Through a glass, brightly

January 25, 2022

There are many things we can only see “through a glass, darkly” (1 Cor. 13:12), but now seeing my little figurines while I’m painting them is not one of them anymore. I had painted the animals as best I could without really being able to see the small details, and thought they had come out pretty well, all things considered. But when it came to painting 1/72 scale people, I just couldn’t make out the details well enough. Clothing I can manage, but hair? Eyes? Mouth?

I tried the handheld magnifying glass I had bought years ago as a prop for my son’s spy-themed birthday party, but it worked much better as a prop than a useful tool. I tried my husband’s lighted page magnifier, which was some help but not enough, and anyway there was no way to hold it in place while painting. I considered a visor-type craft magnifier like my husband uses to have (until it broke). But the one I picked is a tabletop magnifier that goes up to 10x in the main lens (depending on how far I position the figuring from the lens) and up to 22x in the small auxiliary lens. It wasn’t supposed to come until Friday, but today at lunchtime it landed on my doorstep.

The one downside is that now I can see all the imperfections in how I had painted the donkeys. Of course, I don’t plan on setting up the magnifier for anyone to inspect my finished diorama too closely, so I may not try to repaint them – I don’t want to make them worse in the process. After all, while I can see the details better now, but that doesn’t mean I can manipulate the paintbrush well enough to paint those small details as well as I’d like. But at least now I know where to try to paint the eyes and mouth.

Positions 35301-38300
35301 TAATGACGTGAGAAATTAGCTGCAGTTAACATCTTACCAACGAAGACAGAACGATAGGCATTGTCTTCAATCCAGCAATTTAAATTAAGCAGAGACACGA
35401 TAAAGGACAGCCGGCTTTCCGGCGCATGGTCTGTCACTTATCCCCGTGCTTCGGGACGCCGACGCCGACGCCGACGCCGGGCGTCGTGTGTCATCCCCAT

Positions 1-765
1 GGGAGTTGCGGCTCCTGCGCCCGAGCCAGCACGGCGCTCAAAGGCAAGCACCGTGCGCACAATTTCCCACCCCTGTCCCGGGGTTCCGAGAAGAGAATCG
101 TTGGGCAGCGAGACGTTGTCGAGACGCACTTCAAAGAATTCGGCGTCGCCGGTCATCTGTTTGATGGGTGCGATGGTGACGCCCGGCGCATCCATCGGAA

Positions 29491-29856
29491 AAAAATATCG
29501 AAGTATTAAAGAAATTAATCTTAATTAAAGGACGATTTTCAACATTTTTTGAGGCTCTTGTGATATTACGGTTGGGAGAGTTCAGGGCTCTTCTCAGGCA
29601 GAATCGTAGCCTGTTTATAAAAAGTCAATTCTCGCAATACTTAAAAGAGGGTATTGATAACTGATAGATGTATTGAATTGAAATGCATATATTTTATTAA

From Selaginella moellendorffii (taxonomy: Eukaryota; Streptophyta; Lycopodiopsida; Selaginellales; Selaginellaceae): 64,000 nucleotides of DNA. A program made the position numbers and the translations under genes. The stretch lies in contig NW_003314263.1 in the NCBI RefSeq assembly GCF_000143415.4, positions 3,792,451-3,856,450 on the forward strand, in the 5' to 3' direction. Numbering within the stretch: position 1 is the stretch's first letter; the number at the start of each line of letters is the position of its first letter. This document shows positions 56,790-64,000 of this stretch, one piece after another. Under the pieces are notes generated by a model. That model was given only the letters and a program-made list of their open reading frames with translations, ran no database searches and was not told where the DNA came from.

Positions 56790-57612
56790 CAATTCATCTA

goat figuring under magnifier
goats – actual size at left, magnified in center
chickens figurine under a magnifier

Snowmen and sunsets

January 24, 2022

I guess “snowmen” is not quite accurate, since there’s only one. Or maybe I should say snowperson, since it might be a snowwoman. How about snow-neighbor, since it’s right next door? In any case, it was one of the first things I saw when I went on a walk this afternoon, and I couldn’t help smiling. I hadn’t realized it until then, but I don’t remember having seen any other snowmen yet this winter. I don’t know if that’s a sign of not enough snow or not enough children around the neighborhood (at least not playing out in the snow building snowmen).


With the days getting just a little longer, the sun hadn’t quite set when I got to the corner where it’s mostly open field between me and the highway. Sunsets are a little harder to enjoy when the sun is still high enough to be hard to look at. But when I positioned myself just right, a lovely tree blocked it very nicely.

Waffled breakfasts

January 22, 2022

I have occasionally seen ideas of things to cook in a waffle iron other than waffles, but I have had little interest in trying them. I did try one thing – I don’t even remember now what it was – and wasn’t impressed with the results. Mostly it seems like extra work, preparing the waffle iron and then cleaning it afterward (mine is a Cuisinart with removable plates), to get food that I could as easily have prepared some other way. But I make waffles for my husband every Saturday morning (a large enough batch that there are leftovers to reheat in the toaster for several more days), and as long as I’m already using the waffle iron, I might as well make use of it for something else as well.